I Was 7 The First Time I Became Aware My Body Was Not Good Enough


I was only 7 years old the first time I became aware my body was not good enough. Seven years old. . .

Standing in the middle of the Sears department store, my grandmother shook her head and sighed as she explained that because I had inherited the family’s big “fanny,” I could no longer shop for back-to-school clothes in the little girls’ section anymore.

No, from that point forward, I needed to shop in the “husky girls” section. 


I was 8 the first time I became aware that my body could be openly mocked and sexualized.

As the school bus drove by me on my walk to elementary school one morning, a few boys poked their heads out the window and shouted to me about the size of my breasts. From that point on, making fun of my large chest became normal. And not a single adult tried to stop it.

I was 12 the first time I became aware that others could decide what was acceptable for me to wear.

My body didn’t deserve the tight bodysuits and short sweater dresses that were in fashion at the time. Members of my extended family and my peers were sure to let me know with upturned noses and comments like “Oh, you’re going to wear that?!”

I was 19 the first time I lost a lot of weight. I quickly became aware that “thin me” was a more valued member of society than “fat me.”

It was almost a guarantee anytime I saw someone for the first time since losing the weight, they would excitedly congratulate me on how great I looked and would eagerly ask for details on how I managed to lose the weight.

I was 23 the first time I gained the weight back and fell into my deepest period of depression.

Surely if I was more likable and attractive after weight loss then the opposite must also be true. Feelings of worthlessness, embarrassment, and shame about my body and myself set in.

I was 25 the first time a doctor told me I was too heavy to carry a healthy pregnancy to term.

I was already 10 weeks along. For the rest of the pregnancy, every waking minute (and a lot of sleeping minutes) was filled with feelings that I was and would be a bad mother because of my weight.

My weight and my body have been open for judgment, comment, and mockery for decades. But no one has been more harsh or more judgmental about it than me.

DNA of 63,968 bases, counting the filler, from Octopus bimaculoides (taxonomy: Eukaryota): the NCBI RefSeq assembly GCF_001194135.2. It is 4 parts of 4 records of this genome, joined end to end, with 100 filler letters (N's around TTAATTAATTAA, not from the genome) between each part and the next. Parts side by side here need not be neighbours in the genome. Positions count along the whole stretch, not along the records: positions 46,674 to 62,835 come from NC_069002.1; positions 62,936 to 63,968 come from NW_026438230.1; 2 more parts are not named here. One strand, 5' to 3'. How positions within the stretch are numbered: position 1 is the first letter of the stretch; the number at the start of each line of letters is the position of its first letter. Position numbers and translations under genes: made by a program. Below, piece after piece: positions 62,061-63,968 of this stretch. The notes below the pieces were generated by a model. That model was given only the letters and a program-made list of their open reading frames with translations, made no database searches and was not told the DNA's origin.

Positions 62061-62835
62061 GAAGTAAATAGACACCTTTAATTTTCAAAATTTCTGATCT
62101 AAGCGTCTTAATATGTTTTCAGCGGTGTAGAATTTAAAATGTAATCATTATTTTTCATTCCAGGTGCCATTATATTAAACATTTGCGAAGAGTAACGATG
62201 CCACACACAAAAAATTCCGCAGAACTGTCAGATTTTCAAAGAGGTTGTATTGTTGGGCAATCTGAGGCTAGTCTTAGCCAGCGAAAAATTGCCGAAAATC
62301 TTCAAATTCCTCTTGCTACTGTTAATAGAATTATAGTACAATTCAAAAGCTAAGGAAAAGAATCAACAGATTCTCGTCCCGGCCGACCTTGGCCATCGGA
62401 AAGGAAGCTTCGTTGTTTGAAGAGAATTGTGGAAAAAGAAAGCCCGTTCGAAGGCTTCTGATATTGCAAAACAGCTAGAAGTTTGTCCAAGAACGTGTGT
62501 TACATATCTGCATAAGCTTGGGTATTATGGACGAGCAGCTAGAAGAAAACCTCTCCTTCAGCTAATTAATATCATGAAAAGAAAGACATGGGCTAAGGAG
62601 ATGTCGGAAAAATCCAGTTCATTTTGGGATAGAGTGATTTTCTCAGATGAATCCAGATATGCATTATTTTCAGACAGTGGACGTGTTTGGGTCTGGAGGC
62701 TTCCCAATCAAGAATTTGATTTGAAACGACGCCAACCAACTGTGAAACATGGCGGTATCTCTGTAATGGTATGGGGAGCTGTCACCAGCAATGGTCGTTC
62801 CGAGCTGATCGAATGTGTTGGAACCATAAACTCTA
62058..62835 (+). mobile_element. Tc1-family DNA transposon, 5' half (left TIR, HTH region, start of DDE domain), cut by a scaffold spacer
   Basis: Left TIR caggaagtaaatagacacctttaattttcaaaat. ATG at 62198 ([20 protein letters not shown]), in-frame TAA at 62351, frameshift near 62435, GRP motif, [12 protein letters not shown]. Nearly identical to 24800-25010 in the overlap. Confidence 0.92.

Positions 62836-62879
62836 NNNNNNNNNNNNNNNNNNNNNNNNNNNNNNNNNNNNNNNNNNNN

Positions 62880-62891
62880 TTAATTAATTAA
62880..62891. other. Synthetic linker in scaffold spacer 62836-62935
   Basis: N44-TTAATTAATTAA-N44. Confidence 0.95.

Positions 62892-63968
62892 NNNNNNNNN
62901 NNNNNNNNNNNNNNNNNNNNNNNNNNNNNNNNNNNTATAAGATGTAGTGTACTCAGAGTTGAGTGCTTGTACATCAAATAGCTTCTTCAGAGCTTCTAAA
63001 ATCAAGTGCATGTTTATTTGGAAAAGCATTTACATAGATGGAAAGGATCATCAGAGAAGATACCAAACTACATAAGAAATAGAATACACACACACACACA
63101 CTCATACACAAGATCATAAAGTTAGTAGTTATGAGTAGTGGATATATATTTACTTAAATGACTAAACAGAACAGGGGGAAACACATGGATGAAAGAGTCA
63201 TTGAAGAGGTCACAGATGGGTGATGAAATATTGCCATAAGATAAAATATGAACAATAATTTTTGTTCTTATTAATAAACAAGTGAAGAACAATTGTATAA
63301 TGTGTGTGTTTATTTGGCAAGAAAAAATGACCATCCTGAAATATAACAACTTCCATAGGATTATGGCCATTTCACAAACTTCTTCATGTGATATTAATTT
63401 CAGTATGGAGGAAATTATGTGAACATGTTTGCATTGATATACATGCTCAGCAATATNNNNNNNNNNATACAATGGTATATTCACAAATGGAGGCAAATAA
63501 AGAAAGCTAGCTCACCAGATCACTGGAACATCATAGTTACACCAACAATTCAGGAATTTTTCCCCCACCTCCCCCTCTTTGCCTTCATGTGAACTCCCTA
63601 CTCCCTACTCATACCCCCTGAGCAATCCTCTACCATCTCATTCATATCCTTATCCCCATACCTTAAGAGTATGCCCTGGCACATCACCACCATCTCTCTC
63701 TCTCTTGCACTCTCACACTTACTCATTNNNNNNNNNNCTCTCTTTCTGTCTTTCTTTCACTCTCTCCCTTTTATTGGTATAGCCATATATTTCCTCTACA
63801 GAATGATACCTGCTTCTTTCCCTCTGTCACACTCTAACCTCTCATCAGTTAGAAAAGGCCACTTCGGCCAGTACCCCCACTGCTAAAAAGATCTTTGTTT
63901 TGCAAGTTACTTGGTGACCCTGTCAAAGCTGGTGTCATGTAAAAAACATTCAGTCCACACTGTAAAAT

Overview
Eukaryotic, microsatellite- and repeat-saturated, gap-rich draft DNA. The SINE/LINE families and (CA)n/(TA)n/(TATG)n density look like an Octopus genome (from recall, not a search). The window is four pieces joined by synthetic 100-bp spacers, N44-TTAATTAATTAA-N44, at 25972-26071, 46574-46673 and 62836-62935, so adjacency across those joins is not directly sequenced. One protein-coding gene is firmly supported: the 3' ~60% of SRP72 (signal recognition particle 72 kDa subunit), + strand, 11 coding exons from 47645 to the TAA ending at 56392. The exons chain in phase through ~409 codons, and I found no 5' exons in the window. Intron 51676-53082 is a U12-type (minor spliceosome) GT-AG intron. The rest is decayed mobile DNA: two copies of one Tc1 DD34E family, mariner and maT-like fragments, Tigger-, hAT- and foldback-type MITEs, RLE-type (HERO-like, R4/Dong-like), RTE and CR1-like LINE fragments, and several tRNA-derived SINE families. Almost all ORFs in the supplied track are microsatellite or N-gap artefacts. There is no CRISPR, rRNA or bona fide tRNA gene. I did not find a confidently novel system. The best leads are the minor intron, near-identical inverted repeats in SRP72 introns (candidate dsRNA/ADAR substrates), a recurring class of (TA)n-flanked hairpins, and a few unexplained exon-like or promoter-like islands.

Until now.

I was 42 when I finally put away my scale and stopped valuing myself based on that number.

woman smiling in mirror to show how my body image is not for anyone else to judge
Photo credit: Adobe Photo Stock

For the first time in my life, I don’t know what number is on the scale. I no longer use that number to measure my worth.

Instead, I focus on other numbers.

Instead of the number on the scale, I focus on the number of hours I get to spend with people I love and who love me back — whether I’m heavy or thin.

I focus on the number on my bench press or leg press at the gym and how those numbers keep increasing weekly.

I focus on the number on the speedometer on my cardio machines and how I’m able to make those numbers climb.

Instead of that scale, I focus on the number on the blood pressure monitor and how I no longer need to take medication to lower them.

I focus on the number of times a day I made a healthy choice. And how I nurtured my body instead of punishing it.

And I focus on the number of things there are to like about myself —

like my humanity,

my patience,

my ability to listen,

and my commitment to always showing up for my kids.

Other people’s opinions of my body and its acceptability for society are no longer how I measure my own worth.

They aren’t how I’ll measure the worth of others.

They aren’t how you should measure your worth either.

This post was originally published here and is shared with permission.


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